Cosplay Construction Spotlight: Inquisitor’s Weapons and Accessories

Nobody expects the Inquisition: Lets explore the leatherwork and weapon creation process of JAFantasyArt’s Inquisitor Adrastia!

Top image: Inquisitor Adrastia by JAFantasyArt. Image by Daniel Grove Photography

Welcome to the Cosplay Artist Spotlight!

My chief weapons are surprise and fear.

— Attributed to Inquisitor Adrastia, Ordo Hereticus

This week we dive deep into the Ordo Hereticus, taking a close look at the construction process for the Inquisitor Adrastia created by artist JAFantasy Art. This artist delves deep into her creation process and inspiration for us, so we’re doing a three part feature of her complete build and technique. Check out her Cosplay and contact her for your next Warhammer 40k Cosplay project!


The Inspiration

“Inquisitor Adrastia is a character I have wanted to cosplay since I first played Dawn of War 2 Retribution years ago in college. At the time, I knew I would not be able to do it the justice it deserved, so I put it in my list of costumes to make “eventually”. For PAX south every year, my partner and I make and debut a new costume and we usually end up rushing and getting them done in 3-4 weeks. The first step was collecting screenshots from different angles, which was easy with the game camera. The box art also gave me a lot of inspiration. I tracked the hours on this build and it totaled up to about 180 hours of work, and about 80 hours of 3D printing.”



The Belt Rig

The belts that form the base of the belts are 3 simple 1.5 inch leather blets that I cut, dyed, bevelled, and slicked from scratch.  I needed a way to make two belts lay slanted on the hips without slipping or falling, so the plan was to rivet them to a waist high belt that cinched tight and rested on my hips.  Once this was all put together, I could then build onto it, adding the accessories that went along with it. I had a pirate pistol prop laying around that worked well enough Adrastia’s sidearm.  You don’t really ever see it in the game so I wasn’t too worried about making it from scratch for accuracy.


The holster and sword sheath was similarly vague, so I put a simple edge decoration on it and matched the brown to the reference pictures.  The details of the shape and number of straps was the only thing I ensured was accurate to the design.  The holster wraps around itself and has 4 leg straps.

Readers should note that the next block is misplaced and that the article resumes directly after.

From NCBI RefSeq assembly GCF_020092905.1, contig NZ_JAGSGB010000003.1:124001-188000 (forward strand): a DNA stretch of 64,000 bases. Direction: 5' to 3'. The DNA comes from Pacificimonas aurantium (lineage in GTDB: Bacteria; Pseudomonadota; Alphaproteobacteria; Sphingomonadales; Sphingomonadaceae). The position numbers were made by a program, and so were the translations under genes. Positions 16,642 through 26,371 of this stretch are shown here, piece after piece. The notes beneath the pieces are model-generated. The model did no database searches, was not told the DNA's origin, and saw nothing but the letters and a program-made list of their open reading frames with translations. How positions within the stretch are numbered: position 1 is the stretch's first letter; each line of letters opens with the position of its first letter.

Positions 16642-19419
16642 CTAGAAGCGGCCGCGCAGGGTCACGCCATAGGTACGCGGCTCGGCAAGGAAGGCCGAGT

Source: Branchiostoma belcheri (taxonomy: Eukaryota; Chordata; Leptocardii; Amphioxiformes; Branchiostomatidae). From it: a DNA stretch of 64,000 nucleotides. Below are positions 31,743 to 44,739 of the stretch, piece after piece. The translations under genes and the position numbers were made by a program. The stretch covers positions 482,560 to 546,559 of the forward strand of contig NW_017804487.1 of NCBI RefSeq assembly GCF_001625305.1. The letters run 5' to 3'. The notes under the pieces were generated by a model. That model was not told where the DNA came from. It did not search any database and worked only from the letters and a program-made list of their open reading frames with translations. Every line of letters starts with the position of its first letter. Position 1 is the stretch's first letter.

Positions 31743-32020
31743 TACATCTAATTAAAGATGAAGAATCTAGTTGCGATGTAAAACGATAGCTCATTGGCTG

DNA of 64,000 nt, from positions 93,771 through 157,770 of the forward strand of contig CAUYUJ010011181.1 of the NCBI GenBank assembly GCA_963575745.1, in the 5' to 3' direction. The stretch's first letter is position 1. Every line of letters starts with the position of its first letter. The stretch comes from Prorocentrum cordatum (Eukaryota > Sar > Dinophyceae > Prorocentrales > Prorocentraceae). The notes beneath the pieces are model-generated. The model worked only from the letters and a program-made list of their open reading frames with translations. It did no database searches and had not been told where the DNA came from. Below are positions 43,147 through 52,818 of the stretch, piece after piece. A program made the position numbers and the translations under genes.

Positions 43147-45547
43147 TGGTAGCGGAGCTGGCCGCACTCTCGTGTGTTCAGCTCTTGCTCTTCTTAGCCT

The chainmail is all hand woven by me, in anodized aluminum.  The drapery behind it is hand cut in a red suede.  The tricky part with assembly here was making it so the drapery hung from the center where the belt buckle was but could still be removed.  I had to rig a clip for one side of the chainmail and a snap on the suede, so it can come off and the belt can be unbuckled.The whole belt rig weighs about 16 pounds and I have to shimmy it up my legs to get it on if I don’t want to un buckle the two slanted buckles.  Most of the accessories are made to be non-removable.


The Sword

The Sword, inquisitor I, and the purity seals inside the coat are all 3d printed in PLA plastic.  The sword alone was 10 pieces, took over 40 hours to print, and 18 hours to sand and paint.

I did a lot of detail painting with an airbrush on the sword to give it a soft blue glow around the edges.


It has two steel rods in the center for strength and stability, giving it a very realistic weight.

The Tome

Adrastia has a tome on her left hip that allows her to cast her spells and wreck some chaos.  I make leather book sleeves and covers all the time, so this was no challenge.  The artwork has a hint of a skull on the book cover so that is what I tooled on, with cracks cut in around it.

The chain around the tome is fairly heavy and I riveted leather straps to it so it stays on the belt.


Inferno Pistol

Once again, I had to get screenshots for good pictures of this thing.  There is a miniature of an inquisitor with one of these that was an ok reference but the design was a little different.  I started by drawing it life sized on poster-board and trace it onto foam.

Three layers of foam cemented together forms the base and was then sanded down and rounded with a rotary tool and sanding.  Once all sides were smooth, I added some small cut out pieces and wood burned a wood texture onto the length of it.

The gas cannister is a smilple plastic bottle and the tubing is split tubing  from the hardware store.  We always joke that Lowe’s is actually a prop supply warehouse.  I plasti-dipped the whole thing to seal the foam and make the whole surface sohesive.  Different textures make paint settle differently, so this coating helps bring everything together.  The painting was a base of spray paint and some rub-n-buff wax paint with acrylic hand brushed details.

The Artist

If you are interested in learning more about leather-working, chatting about the process or want to commission a piece of your own, you can reach anywhere on social media or on the web at:

Have a Cosplay question you would like Mayhem’s Muse to answer? Send email here!

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  • Aurion Shidhe

    Well done.

  • Inquisitor Valeria

    Always enjoy these cosplay articles. Keep em coming, Mayhem! =D

    • I have some AMAZING 40k cosplayers coming up soon. Look out for a Tyranid, an Ultramarine, and MORE!!!

  • Rasheed Jones

    I wish i could do half as good, then again every oppurtunity i havw to cosplay is in warmer months and id probably melt if i wore anything close to that.

  • euansmith

    The attention to detail is amazing; also the ability to turn foam in to just about anything.